Corey Crawford feels 'back to normal' and ready to go again for Blackhawks

Corey Crawford feels 'back to normal' and ready to go again for Blackhawks

The Blackhawks' goaltending group had a great day on Monday.

Collin Delia inked a three-year contract extension that will keep him in Chicago through the 2021-22 season. And Corey Crawford practiced with the team in full for the first time, which was another significant step in his recovery.

"I feel great," Crawford said. "Back to normal. It's nice to get on the ice and practice with everyone. I'm feeling good, so that's the most important thing right now."

Crawford was placed in concussion protocol for the second time in a year when he smacked the back of his head on the post in a game against San Jose on Dec. 16. The first time kept him out for 10 months. This time around, it sidelined him for about two months.

"I had a few similar symptoms, but it was obviously a little bit quicker," Crawford said. "It was nice to not wait that long. But I don't know what to say, it's just try to stay patient, try and be confident that it won't last long. It's nice that it's back to normal."

Crawford acknowledged that at no point did he ever consider retiring from hockey. He's always been committed to playing and returning whenever doctors give him the green light.

"No, not at all," he said. "I was gonna come back as soon as I felt 100 percent. I'm not worried about that. It is what it is. Some guys have to do deal with other injuries, it's just what I had to deal with. I feel good, I feel ready, just going to work our way back into the lineup."

Working his way back into the lineup is going to be interesting.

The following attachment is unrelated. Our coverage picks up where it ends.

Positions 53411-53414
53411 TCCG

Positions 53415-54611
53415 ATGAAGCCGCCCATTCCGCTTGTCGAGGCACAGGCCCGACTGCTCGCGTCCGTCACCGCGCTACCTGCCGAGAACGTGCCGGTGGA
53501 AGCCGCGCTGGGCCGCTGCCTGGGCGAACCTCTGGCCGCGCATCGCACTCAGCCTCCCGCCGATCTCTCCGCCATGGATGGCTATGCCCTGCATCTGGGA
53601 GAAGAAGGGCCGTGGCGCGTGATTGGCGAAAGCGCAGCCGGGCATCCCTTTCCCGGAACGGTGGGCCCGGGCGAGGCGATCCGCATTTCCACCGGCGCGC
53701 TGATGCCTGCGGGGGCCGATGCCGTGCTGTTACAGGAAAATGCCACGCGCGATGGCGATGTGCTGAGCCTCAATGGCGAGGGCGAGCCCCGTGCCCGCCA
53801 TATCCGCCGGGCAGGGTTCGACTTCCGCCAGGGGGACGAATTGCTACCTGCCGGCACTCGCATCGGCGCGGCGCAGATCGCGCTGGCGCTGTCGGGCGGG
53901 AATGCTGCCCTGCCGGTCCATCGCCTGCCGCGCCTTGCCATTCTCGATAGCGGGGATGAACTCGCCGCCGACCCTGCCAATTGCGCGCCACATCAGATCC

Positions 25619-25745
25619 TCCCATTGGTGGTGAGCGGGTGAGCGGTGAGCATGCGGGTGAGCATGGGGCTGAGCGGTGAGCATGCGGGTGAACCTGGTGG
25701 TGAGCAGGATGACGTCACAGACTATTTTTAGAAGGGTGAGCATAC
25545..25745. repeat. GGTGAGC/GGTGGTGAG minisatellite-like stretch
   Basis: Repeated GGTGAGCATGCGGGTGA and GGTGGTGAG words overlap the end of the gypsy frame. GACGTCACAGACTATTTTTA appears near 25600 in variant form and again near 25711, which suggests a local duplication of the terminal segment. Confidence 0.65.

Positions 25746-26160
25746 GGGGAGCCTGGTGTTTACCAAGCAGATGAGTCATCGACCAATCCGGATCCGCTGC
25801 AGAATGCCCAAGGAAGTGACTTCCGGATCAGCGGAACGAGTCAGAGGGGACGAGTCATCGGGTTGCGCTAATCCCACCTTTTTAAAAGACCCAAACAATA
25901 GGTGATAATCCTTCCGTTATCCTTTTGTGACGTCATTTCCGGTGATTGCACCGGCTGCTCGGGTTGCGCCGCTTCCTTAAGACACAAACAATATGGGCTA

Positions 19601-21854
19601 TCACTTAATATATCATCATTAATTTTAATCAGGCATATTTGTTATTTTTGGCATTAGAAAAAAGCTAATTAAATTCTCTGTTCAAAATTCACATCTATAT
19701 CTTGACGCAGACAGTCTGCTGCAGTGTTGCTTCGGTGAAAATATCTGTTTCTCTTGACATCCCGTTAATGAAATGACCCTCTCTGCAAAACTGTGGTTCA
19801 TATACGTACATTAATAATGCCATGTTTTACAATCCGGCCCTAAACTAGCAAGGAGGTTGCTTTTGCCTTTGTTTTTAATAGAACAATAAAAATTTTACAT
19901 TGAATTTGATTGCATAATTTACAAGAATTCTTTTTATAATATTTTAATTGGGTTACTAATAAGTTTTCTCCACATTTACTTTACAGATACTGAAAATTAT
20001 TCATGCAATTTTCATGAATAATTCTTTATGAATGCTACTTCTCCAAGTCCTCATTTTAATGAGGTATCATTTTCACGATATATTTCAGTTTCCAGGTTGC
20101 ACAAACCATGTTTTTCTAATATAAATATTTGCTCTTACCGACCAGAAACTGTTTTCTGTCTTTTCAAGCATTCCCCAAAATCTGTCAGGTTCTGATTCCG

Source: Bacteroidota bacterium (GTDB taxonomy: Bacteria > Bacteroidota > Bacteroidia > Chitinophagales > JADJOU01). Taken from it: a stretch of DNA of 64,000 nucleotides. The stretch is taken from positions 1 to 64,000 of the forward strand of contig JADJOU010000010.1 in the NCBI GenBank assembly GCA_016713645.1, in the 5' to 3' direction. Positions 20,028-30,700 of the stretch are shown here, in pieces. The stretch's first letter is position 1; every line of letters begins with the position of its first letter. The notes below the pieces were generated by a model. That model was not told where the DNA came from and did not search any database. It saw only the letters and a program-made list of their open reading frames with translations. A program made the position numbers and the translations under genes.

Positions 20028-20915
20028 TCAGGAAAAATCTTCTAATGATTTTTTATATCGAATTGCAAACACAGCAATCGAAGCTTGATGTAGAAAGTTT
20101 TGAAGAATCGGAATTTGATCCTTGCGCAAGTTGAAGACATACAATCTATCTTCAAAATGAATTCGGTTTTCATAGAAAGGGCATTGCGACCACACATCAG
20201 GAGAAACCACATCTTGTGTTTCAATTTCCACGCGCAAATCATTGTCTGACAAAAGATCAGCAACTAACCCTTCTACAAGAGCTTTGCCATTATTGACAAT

The Blackhawks have won seven in a row, and have been getting terrific goaltending from Delia and Cam Ward. Nobody is happier about that than Crawford, who will be the first to tell you he wants to return as soon as possible. But there's no timeline set in stone just yet.

"I don't know, it's pretty tough to jump in right now," Crawford said smiling. "Deals and Wardo have been playing so well, we're on a pretty good streak right now. Obviously I would jump in the net right away, but honestly we haven't really discussed that at this point. We're just trying to figure out days when I could practice with the team and kind of get timing back. That'll come hopefully sooner than later."

What is Blackhawks' approach leading up to trade deadline?


What is Blackhawks' approach leading up to trade deadline?

It's trade deadline week. Rumors will begin to intensify around the NHL with teams finalizing which of their unrestricted free agents are available and which are not.

For example, there were 12 scouts/representatives at Monday's Blackhawks-Senators game in Chicago because Ottawa possesses two of the most coveted players on the market in Matt Duchene and Mark Stone. The Senators essentially hold all the cards. Once that big domino falls, the rest will follow, perhaps rather quickly.

But that's more for the buyers. What are the Blackhawks?

With another win on Monday, they pulled within one point of the final wild card spot and have important games on the horizon, most notably home tilts against Colorado and Dallas.